Sophie Rickmer – Palau Wey 2009


One of the main reasons for heading to Gapang Beach was a lesser known wreck dive site called the Sophie Rickmer, 60m deep just 10mins away on the boat from Gapang Bay. The Sophie Rickmer was a German cargo boat sunk by it’s own crew to prevent the Dutch taking it and it’s cargo during WWII. It’s 134m long and laying in 60-80m of water. Before we were allowed to dive the wreck we had to prove that we could handle the depth, pressure, possible narcosis (a feeling of euphoria and slight drunkeness that results from pressured nitrogen at depth) and air consumption needed to go that deep. I was to be joined on this dive and the wreck dive (hopefully) tomorrow by Jay and Emma, two diving instructors taking a break from teaching and well erm diving!

We were taken on a deep dive by Arif who would also take us down to the wreck, so one afternoon we headed out on the longboat to decend to 50m to check everything would be fine for the next day. Feeling slightly nervous as I had not been that deep ever before and also wanting to make sure I passed the test we headed down into a gloomy deep blue. Once past 30m the visibility was amazing (+30m) and we saw the sand and rocks below us. Within 1 min we were near 50m and looking directly at a sound asleep Leopard shark and some of the most amazing fan coral stretching out in front of us. We stayed down at this depth for 5 mins to check we were all ok and not narked and then made the slow ascent up to the surface.

Due to levels of nitrogen passing through into your blood stream you have to ascend at a very slow rate otherwise you will suffer from decompression sickness and end up with the bends. All of us followed our dive computers and slowly made our way back from the depths whilst stopping now and again to spot the odd moray or 3 hunting for food! It was a strange feeling to be so deep but that was nothing compared to what I was going to feel the next day! Upon surfacing Arif gave us all the thumbs up and the nod that we could all do the wreck dive tomorrow!! Woo hoo!!

The next day I was very excited in anticipation of the dive ahead and we all assembled for our pre dive meeting at 11.30am. The briefing was very thorough and detailed. The briefing lasted around 30mins with all he safety checks and deep safety stops understood and noted. With that and a description of the who we would go through the wreck out the other side and then down the bow it was time to gear up and get ready.After checking everything twice making sure everthing was in good working order (you don’t want anything to go wrong that deep) we all climbed aboard the longboat and were heading out to dive site. We were all diving on one cylinder of normal air whilst Arif had a twin set on (double cylinders) plus a extra tank that he would carry attached to his BCD in case we ran out of air.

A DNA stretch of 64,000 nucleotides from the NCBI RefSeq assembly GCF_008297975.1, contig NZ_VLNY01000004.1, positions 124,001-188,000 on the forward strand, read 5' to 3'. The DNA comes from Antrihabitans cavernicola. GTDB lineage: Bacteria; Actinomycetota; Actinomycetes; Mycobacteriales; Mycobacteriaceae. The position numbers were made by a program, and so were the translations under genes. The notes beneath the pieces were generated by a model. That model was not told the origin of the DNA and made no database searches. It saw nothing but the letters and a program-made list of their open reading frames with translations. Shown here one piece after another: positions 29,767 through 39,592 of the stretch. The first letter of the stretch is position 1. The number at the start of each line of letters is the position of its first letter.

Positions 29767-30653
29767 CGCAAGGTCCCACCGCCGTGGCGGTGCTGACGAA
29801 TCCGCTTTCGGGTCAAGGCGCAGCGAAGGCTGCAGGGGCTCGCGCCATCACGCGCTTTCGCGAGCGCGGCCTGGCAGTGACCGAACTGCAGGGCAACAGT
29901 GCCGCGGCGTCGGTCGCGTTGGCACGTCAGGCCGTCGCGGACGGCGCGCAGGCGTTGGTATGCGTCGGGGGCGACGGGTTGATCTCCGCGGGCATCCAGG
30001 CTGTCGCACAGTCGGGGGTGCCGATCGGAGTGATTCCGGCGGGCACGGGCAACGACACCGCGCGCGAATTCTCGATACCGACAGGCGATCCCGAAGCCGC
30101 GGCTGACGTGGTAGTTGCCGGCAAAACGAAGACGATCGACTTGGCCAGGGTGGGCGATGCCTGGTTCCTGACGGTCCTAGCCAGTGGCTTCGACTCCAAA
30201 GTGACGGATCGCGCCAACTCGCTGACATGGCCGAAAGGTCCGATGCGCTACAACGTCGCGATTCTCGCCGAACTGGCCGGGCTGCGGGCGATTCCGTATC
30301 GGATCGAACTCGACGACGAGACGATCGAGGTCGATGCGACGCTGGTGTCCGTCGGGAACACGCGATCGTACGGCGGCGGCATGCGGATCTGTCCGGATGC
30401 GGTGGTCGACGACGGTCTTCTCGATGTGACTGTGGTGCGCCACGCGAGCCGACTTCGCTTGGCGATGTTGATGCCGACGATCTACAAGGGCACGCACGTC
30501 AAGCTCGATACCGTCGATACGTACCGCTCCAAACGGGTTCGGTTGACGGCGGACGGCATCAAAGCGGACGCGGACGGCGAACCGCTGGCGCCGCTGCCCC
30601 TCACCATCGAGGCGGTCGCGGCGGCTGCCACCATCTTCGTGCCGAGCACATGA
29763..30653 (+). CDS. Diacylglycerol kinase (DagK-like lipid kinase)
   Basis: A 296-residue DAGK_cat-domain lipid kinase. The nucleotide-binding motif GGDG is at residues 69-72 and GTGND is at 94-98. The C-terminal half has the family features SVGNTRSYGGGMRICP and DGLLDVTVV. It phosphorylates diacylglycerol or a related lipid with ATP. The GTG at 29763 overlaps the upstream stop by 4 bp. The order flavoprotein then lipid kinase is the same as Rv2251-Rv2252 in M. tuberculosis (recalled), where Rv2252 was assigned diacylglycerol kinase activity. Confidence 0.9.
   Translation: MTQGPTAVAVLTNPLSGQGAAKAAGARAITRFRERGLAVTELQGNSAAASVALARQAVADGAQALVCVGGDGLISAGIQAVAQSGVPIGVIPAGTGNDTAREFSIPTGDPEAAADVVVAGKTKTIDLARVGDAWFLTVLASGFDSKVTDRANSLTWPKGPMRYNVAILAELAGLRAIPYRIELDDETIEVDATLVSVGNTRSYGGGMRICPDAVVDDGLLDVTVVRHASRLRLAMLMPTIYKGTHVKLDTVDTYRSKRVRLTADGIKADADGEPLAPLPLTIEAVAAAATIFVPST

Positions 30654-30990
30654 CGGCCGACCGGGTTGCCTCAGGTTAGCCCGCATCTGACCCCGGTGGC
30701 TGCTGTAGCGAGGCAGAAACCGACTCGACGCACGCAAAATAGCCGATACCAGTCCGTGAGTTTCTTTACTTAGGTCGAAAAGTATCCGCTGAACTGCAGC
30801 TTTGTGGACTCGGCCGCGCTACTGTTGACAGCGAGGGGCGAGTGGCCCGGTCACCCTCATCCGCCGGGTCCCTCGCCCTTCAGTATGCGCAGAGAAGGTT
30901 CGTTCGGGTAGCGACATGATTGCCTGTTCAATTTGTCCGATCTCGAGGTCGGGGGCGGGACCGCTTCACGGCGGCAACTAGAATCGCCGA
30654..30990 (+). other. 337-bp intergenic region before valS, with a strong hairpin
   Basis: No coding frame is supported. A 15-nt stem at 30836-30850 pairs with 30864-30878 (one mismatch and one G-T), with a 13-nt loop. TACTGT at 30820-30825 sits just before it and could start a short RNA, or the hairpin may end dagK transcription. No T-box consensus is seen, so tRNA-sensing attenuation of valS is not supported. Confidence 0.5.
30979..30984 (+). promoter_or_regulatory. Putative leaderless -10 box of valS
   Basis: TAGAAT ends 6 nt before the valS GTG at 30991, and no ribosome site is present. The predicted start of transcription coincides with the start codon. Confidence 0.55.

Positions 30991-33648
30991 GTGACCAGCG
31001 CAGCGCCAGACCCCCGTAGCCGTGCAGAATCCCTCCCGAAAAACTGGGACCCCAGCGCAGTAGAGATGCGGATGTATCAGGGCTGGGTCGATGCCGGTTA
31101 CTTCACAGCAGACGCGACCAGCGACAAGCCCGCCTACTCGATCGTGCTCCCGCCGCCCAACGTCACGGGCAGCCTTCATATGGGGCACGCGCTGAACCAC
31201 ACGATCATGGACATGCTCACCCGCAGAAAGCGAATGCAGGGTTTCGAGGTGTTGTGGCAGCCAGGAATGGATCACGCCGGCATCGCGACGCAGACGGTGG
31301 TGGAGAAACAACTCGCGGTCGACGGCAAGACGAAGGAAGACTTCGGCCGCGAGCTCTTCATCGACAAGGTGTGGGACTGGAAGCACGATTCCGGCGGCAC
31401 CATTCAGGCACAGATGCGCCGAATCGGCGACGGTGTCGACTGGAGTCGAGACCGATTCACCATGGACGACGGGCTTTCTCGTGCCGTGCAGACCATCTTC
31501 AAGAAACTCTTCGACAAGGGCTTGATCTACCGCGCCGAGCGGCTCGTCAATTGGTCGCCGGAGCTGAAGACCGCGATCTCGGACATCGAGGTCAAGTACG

We were boosted in confidence as Arif told us that he had 6,000 dives under his belt (I had a mere 200) and he had dived the wreck 600 times before! Also at 12m there were spare drop tanks in the water where we would swap regs to conserve what air we had left on the tanks on our back. We did the final safety checks one more time and all got in the water and signalled to each other to descend.

Following Arif we descended into the murky green sea and headed down deep to the wreck. Within 30 seconds we were 30m down and in sight of wreck below us. Due to the amount of algae in the water everything around us was a green colour, but the sight of the massive wreck below was breathtaking. Within another 30 seconds we were 45m deep and above the cargo doors on the vessel and ready to swim into the wreck itself. Arif guided us through by torch light as we swam through the cargo bay and back out near the deck. All around us were schools of sweetlips, trevellys and jacks. After a brief stop on the deck we then went down deeper and descended down the bow to the bottom of the ocean floor. Here we almost hit 60m (59.1m to be exact), the deepest I have gone ever. I took my camera down with me to the depth, but unfortunately as we were so deep the pressure stopped the buttons on the housing from working. Being so deep the pressure is intense, literally. The only sounds you hear are the sound of yours and everyone’s else’s regulators.

All around you is the gentle sound of hissing as you take breaths in. You also can feel quite scared, thinking what happens if anything goes wrong as being this deep you can’t race to the surface otherwise you’d be dead within an hour. However there is also the feeling of immense joy, peace and tranquility as you feel like one of first explores to discover the wreck. Luckily I didn’t get narked, and as we were so low we only had 18mins bottom time so after a brief swim along the bottom of the bow it was time to head up! From the bottom it was going to take us around 55 mins to reach the surface to allow all the nitrogen that had built up in our blood stream to diffuse out properly. Looking up at the bow from that deep was an amazing sight and I was in awe of the sight and the depth. There wasn’t as much marine life down there bar the odd nudibranch’s and one or two sweetlips enquiring what we were doing so deep. So as we headed up slowly to our drop tanks at 12m where we had our second longer safety stop. We the pulled the tanks up to 9m for our 3rd safety stop and then left the tanks there as we rose to 5m to complete the last of our safety stops – a mere 30mins of hanging around waiting, getting photos with Arif, playing rock, paper scissors and hangman!! Time actually passed really quickly and soon we were back on the boat and all congratulating each other and Arif on an excellent dive. Thanks to all who made the dive one of the best wreck dives.

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